UPDATE: I finally received word that I passed the Level 1 exam, with a score of 94 percent, I'm not sure which questions I missed, but I am pretty happy with the score - My apologies for the silence, but one of Life's little dramas has had this Cancer boy sleeping across town - our marriage is fine but a friend needs an adolescent-sitter, and a Cancer out of his home tends to be rattled.
Anyone who knows astrology recognizes that I know my stuff. There is no question about that… and of course, a person who knows no astrology has no idea whether I know what I am talking about or not. It may come as a surprise to some that I have never taken formal training in astrology.
My brother, Carl Smith, taught me the basics of astrology in the mid 1990’s, and taught me the harmonic system he had developed over a period of 25 years using his own criteria for what works and what does not.
I had always taken a profound interest in what makes people tick, and so his astrology meshed with my human understanding quite well.
It was Carl’s philosophy that, if he taught me the very basics, my own interest would drive the understanding home and chart the course of my astrological education. He insisted that I work by hand until I had become familiar enough with the process to find and correct my own mistakes.
The first 20 charts I erected began with a set of tables, a calculator, a compass, a ruler and a few coloured pens. With practice, I could erect one in an hour or so, and then check it for errors a couple of hours later, before I plotted it on blank paper to erect the chart.
When I began using harmonics, (shortly after I started studying astrology) I created a method for calculating potential aspects by hand that took 15 hours per chart…. I think I got it down to 10 or so… I was looking at every potential aspect for every chart object that could exist for every multiple of 2, 3, 4, 5, 6, 7, 8, and 9, using a proportionally decreasing orb (for the non-astrologer… lots of math and a complex procedure)
Because my handwork with arithmetic is prone to random, seemingly careless errors (though I can swear that what I do looks right when I do it) every process required an arithmetic check, which I also devised.
I was very quick to borrow a computer from another brother (an old Mac Classic) so that my hand-cast charts could have the harmonics crunched on a spreadsheet (which I designed myself) in a fraction of a second longer than it took to input the data.
I eventually began using free astrology software, and was able to cast charts in no time at all.
It turns out that the astrology I thought of as entry-level is a considered high-end specialty in the greater astrological community.
I have spent a lot of the intervening years working out what “mainstream” astrology looks like, and have sought to educate myself on the relative usefulness of the many layers of astrological interpretation that are available out there.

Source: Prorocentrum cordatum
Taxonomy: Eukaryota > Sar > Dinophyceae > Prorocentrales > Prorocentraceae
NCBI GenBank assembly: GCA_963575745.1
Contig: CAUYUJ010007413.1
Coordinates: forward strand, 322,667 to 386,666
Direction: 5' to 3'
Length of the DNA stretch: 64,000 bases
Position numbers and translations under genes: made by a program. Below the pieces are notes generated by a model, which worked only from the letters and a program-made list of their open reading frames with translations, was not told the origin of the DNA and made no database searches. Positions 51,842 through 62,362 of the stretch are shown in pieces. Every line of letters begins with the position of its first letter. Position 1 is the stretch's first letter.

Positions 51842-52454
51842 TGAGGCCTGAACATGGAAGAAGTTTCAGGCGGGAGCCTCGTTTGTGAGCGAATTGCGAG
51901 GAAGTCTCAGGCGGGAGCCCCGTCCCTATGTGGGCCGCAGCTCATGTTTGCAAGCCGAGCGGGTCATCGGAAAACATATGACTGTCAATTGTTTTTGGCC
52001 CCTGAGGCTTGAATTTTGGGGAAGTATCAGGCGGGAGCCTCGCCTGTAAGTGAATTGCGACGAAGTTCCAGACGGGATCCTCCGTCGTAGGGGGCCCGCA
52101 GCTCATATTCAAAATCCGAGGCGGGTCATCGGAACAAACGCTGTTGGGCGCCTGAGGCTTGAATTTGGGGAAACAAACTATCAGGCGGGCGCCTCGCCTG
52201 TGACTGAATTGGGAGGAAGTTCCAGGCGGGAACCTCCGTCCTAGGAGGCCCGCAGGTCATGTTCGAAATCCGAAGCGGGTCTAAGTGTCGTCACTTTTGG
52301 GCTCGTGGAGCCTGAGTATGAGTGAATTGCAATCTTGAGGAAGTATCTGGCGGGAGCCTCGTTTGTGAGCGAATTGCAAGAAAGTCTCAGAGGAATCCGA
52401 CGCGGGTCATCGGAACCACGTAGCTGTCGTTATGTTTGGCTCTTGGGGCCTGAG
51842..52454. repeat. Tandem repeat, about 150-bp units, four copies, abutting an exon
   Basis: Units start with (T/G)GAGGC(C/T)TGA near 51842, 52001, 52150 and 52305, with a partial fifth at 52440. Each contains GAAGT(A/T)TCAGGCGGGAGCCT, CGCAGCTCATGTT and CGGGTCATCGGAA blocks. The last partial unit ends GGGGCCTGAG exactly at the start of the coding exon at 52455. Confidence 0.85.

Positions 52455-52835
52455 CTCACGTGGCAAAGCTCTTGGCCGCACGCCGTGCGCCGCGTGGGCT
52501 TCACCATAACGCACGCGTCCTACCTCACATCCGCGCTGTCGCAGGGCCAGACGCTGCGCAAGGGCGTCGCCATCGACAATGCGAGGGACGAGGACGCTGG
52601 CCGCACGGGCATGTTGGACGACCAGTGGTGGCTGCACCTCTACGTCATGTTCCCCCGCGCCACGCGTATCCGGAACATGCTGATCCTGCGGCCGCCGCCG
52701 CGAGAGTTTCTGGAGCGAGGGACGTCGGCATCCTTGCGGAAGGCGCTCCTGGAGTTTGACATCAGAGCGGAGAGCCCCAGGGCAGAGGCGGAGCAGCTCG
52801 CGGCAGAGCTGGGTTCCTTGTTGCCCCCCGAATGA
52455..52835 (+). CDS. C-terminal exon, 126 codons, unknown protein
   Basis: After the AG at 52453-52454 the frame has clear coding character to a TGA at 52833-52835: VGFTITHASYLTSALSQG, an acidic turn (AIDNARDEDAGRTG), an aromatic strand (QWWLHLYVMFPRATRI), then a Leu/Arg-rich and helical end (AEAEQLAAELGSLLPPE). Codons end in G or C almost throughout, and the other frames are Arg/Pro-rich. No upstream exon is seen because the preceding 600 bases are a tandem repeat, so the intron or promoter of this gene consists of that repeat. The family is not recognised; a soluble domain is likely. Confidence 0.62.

My specialty always was the astrology of personal development. My most recent interest has been in ancient astrology. A study I find to be fascinating because it is so different from what I already knew, and yet it has, at its foundation, the same fundamental mathematical consistency that is the trademark my modern work.
So, to the point of this post.
I sat my first ever astrology exam last Saturday, on my 49th birthday. The most important part of the exam involved the manual construction of several charts.
I had erected about twenty charts by hand in the lead-up to the exam, so that I could again become completely comfortable with the procedure involved and become aware of the types of errors I am prone to make. Finding the errors I made in the practice charts, and resolving them, made it possible to spot the errors I made in the exam and fix them.
Erecting a chart by hand ensures that the student has a working knowledge of the principles that go into chart construction. The student is introduced to time as measured by the clock, and also time as measured by the rotation of the earth. These concepts in time are essential to the accurate construction of a chart. The student is also introduced to how the shape of the earth (more specifically, one’s position on that shape) affects the shape of a chart, and how Southern Hemisphere differs from the North.
In doing the work and understanding the concepts behind the work, the student is more able to conceive the chart as a function of real space and real time. Reinforced with every chart constructed by hand, its the necessity to do accurate work, which is a great mindset with which to approach a reading: because when it comes down to it, there is a lot at stake when an astrologer is are actually reading a chart for a real person. Taking it seriously is always a good thing for a reader.
The rest of the questions were the sort of stuff that one would expect from an entry-level exam. Nothing terribly challenging though you do have to be on the ball.
All up, by my own assessment, the test was a fairly good indicator of whether a person has a basic knowledge of astrology. NCGR have done a great job in that regard and should be commended for it.
The most difficult part for me was trying to "turn on" to a chart that I
have not placed any investment in at all, and for which there is no personal consequence, and nothing at stake beyond a multiple choice answer, proposed by someone I don’t know.
I am fairly sure I passed the exam. A friend of mine likened this turn of events to Evel Knievel taking a driving test. While I enjoy the flattery, I feel I had to work a lot harder than that to make sure I got it right… there again, I wouldn’t be me if I didn’t invest a lot in making sure I get it right when there is actually something at stake.